5 Things To Consider Before Murdering Someone

Posted by on August 18, 2015 in Featured on Home Page | 0 comments

5 Things To Consider Before Murdering Someone

I should be working on editing my application to the SFU Writer’s Studio right now, instead I opted to spend an inordinate amount of time crafting a response to my friend Sharon’s Facebook post – and more time still re-working it for my blog. Where better to show off how-to lists about murder than on a public blog?

My friend Sharon posted a link to an article entitled, 5 Ways To Stay Positive When Negative People Drain Your Energy on Facebook. Her accompanying comment was, “For those of you who aren’t ready to ask me to go buy the tarp and shovels yet.” Sharon is clearly a bad influence on me (or a positive one regarding murderous impulses), it’s one of the reasons I like her.

Usually I find these lists silly and full of clichéd advice, but this one gave me an idea for my own – rather than try to bliss myself out of wanting to throttle the negative twerps in my life, why not just dispose of them altogether? I meditated (no I didn’t) on the idea while listening to this:

And then I came up with the following:

1. The perfect murder is possible

Committing the perfect murder is no easy feat, but it is possible. We all know of murders that have never been solved, killers that were never caught, bodies that were never found, and cases with  zero solid evidence; these are the ones you’ll want to study and emulate. The Internet is a treasure trove of murder know-how – put that Incognito Mode to good use!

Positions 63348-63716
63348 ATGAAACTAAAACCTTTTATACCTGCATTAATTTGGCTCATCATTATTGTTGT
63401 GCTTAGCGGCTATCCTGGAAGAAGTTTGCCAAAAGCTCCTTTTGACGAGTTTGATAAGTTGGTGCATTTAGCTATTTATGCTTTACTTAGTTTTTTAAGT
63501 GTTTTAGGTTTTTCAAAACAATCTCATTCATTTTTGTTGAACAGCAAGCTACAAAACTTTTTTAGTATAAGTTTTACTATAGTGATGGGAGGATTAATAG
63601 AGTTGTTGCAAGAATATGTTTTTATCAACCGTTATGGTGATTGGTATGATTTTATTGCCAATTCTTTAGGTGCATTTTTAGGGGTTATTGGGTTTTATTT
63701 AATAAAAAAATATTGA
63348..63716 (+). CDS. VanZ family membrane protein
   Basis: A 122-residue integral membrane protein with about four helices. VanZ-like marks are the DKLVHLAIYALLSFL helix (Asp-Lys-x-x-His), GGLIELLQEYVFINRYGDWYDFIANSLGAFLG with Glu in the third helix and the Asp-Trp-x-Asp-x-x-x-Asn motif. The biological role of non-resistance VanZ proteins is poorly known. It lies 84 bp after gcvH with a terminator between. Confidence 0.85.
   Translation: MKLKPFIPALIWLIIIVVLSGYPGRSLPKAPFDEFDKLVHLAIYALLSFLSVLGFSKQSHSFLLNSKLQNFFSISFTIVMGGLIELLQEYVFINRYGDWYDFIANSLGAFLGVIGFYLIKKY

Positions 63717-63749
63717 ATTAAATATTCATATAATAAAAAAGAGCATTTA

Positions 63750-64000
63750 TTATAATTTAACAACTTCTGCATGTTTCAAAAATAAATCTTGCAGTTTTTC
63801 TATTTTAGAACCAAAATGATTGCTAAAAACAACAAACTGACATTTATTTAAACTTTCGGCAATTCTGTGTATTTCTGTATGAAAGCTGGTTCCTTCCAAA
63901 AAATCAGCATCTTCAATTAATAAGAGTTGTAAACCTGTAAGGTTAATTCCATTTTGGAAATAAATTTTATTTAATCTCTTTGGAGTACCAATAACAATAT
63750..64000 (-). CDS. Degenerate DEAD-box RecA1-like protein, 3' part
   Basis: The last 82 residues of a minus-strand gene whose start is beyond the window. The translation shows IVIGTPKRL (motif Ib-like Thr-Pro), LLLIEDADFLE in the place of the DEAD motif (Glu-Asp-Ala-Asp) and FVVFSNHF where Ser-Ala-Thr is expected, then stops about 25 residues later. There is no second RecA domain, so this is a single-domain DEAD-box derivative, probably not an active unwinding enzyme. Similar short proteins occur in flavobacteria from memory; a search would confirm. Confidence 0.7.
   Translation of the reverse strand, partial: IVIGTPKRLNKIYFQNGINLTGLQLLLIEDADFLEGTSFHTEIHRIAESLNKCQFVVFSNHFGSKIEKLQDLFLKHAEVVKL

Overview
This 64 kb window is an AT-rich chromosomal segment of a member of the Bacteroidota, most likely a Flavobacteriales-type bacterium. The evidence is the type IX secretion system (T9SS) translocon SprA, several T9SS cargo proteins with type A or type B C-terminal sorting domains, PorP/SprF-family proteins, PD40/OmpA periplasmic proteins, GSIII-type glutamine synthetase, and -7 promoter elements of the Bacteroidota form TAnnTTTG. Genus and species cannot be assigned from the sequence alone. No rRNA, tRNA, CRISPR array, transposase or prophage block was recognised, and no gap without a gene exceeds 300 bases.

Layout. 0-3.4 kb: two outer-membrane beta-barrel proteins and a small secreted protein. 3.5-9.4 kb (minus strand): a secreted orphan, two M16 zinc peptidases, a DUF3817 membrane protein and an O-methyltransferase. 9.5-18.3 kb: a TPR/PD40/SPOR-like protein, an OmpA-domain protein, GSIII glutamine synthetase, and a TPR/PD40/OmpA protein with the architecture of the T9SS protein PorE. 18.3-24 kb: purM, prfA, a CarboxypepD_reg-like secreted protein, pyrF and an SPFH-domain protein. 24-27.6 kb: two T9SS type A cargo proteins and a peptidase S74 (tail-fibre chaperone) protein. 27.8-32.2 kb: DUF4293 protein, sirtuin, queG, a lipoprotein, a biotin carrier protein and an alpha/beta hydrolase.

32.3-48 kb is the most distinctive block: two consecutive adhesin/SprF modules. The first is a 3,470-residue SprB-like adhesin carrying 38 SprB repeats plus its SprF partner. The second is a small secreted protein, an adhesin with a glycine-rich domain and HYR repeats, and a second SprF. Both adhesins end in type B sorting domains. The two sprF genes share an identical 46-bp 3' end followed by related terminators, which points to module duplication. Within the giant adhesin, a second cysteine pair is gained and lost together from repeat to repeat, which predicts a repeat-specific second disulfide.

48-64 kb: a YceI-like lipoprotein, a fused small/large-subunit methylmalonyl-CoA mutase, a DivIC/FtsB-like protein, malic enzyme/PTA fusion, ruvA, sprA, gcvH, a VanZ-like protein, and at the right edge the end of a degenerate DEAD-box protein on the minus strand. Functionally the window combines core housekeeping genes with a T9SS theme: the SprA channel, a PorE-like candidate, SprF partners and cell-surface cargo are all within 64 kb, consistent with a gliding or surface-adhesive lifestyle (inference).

2. Do your homework

Most people are creatures of habit. There are multiple times in a given day where it would be easy and even convenient to knock off your target. Be patient, study your target, take careful mental notes of their routines and habits. If you do, I promise you this: the perfect moment will present itself.

3. Tools of the trade

You can’t just bop someone over the head with the base of an unusual and distinctive lamp; you need to have the right tools. Keep the tools simple and common – something widely available at popular chain stores (Dollarama, Home Depot, etc.). Bring extra plastic sheeting, shovels, lime, and cleaning supplies – you always need more than you think you will. If you weren’t (or aren’t) a Boy Scout, keep their excellent motto in mind: Be Prepared!

4. Have a plan B

No matter how well you plan, something could go awry. Your target might switch jobs, coffee shops, gain/lose a significant other, or experience some other unexpected change that breaks their usual routine. It’s especially important to be adaptable to change, and to be able and ready to adjust your plan accordingly. A delay in your timeline is better than a botched murder!

5. Have a believable alibi

How well do you know your own life? What are your routines and daily habits? While it might sound incredibly cool, is it really plausible that you were in a nightclub in Berlin at the time of the murder? Probably not. Stick with something that could be true, something that is entirely usual and normal for you. Perhaps you were at home watching Harry Potter and the Half-Blood Prince for the forty-seventh time, or having a nap. Keep it simple and well within the realm of possibility.

And there you have it, a useful and practical list of suggestions that could help improve the quality of your life when dealing with other people. I feel more positive already!



Credit: Image is a screen capture from ASDF Movie 5.


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